Thomas spoke about the work he has done with indigenous peoples at the colleges while serving as chair of social and behavioral sciences at Northland Pioneer College in Holbrook, Arizona, highlighting his work with different Native American groups.
“We had a lot of programming and a lot of interactions with those particular indigenous groups, including developing a heritage preservation program to train tribal members in heritage preservation,” he said.
Glisson pointed to his experience in Lafayette, La., where he worked at a minority-serving college by enrolling a certain percentage of minority students, saying colleges should represent their communities demographically.
“Diversity being met is when its college looks like its community,” he said, but emphasized that, for faculty, the best person for the job should take precedence over someone of a particular ethnicity.
Pagotto shared her decades of life experiences, which include hula, a career studying indigenous languages and time in Papua New Guinea and in Hawaiʻi.
“These life experiences shaped my vision for KCC to support and fully realize the stated mission of the college,” she said, “which is to serve as a model indigenous-serving institution whose graduates strengthen the social, economic and sustainable advancement of Hawai‘i and the world.”
Pagotto said she was criticized for not doing enough as interim chancellor, but said she was told to not make any major changes when appointed in 2016 by David Lassner, the president of the University of Hawaiʻi system. If chosen to be KCC’s permanent chancellor, Pagotto said she would provide the space to allow bigger changes to happen at the college.
Part of Glisson’s plan for success at KCC is to have himself and faculty show face beyond the campus, which would help attract donors. Glisson’s work ethic would involve constantly immersing himself in the community, saying he likes to “get his hands dirty.” This willingness to be active outside the campus is something he would expect from faculty as well.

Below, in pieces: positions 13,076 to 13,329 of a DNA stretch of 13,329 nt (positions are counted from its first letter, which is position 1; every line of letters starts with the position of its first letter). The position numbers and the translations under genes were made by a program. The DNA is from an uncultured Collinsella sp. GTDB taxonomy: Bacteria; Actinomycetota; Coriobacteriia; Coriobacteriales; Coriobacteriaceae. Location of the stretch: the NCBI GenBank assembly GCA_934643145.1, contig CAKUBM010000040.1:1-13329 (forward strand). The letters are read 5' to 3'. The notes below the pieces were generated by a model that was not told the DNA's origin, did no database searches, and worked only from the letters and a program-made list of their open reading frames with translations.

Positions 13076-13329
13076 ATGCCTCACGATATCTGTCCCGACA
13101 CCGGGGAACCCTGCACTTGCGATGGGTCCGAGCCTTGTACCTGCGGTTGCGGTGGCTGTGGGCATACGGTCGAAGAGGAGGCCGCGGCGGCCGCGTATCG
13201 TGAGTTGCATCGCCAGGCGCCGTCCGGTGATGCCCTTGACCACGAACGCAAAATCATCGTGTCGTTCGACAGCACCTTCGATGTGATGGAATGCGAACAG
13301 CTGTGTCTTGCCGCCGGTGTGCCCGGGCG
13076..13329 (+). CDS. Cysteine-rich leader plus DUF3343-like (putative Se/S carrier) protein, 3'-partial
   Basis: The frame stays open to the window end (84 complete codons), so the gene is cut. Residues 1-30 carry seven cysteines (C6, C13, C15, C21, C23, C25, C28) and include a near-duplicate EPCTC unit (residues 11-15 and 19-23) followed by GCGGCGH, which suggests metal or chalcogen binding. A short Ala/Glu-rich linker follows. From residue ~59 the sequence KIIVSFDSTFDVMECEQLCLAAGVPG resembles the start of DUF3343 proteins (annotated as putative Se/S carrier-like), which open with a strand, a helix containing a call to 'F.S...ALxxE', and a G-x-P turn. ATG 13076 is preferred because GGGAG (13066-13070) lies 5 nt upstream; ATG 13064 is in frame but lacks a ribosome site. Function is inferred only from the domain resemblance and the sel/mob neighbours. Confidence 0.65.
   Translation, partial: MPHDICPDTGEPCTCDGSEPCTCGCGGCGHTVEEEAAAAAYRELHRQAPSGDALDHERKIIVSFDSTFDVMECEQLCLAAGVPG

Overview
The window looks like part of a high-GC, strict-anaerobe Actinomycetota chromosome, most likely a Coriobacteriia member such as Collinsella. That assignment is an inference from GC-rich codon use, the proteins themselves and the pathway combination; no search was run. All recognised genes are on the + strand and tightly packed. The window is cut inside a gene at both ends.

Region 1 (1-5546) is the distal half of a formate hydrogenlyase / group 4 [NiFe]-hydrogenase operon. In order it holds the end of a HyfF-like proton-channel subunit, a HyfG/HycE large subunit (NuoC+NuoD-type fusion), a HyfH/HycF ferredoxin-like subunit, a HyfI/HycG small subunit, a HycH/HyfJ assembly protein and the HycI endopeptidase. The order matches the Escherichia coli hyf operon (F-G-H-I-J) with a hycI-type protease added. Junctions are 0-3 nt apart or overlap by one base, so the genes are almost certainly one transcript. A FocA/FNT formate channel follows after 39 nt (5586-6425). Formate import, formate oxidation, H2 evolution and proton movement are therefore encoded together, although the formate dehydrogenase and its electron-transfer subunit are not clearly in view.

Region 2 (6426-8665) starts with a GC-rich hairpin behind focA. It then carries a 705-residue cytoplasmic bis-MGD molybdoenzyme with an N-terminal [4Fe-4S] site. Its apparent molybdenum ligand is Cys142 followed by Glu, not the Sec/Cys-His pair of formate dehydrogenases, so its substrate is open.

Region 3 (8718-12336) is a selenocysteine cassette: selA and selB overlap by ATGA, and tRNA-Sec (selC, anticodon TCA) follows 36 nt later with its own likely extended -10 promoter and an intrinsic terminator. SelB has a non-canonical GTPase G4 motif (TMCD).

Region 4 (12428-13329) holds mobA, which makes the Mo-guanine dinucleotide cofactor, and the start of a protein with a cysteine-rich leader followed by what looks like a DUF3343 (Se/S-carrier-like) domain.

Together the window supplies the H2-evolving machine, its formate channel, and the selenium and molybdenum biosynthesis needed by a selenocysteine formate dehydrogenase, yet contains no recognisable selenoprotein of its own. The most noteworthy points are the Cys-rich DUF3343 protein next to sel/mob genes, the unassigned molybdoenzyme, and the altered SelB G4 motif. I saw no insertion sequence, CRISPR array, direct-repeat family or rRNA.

Thomas focused on student engagement, which he said would be important for high-achieving students and those who want to be part of interest clubs.
“It’s a challenge, because all these are commuter institutions,” he said. “So, you have to have reasons for them to stay on campus, and a lot of that is through clubs.”
Jan Fried, a professor of American Sign Language at KCC, said that all the candidates were highly qualified to be chancellor but that Pagotto might be favored because she has “home-court advantage.”
“She’s been here, she knows the issues, she’s got the connections,” she said.
Corcoran appreciated Pagotto’s attitude toward major changes that the faculty as a whole seem to be clamoring for.
“I was encouraged by the fact that she seemed to be saying … that she would be willing [to make] major changes,” he said.
Fried suggested that the discontent among the faculty might hurt Glisson’s and Thomas’ chances, as faculty might be looking for immediate and significant change.
“I suspect that whoever takes this position is going to be expected to make change right away and they’re going to get judged harshly if they don’t,” she said. “It’s not going to be fair to someone new who doesn’t understand the culture of this place.”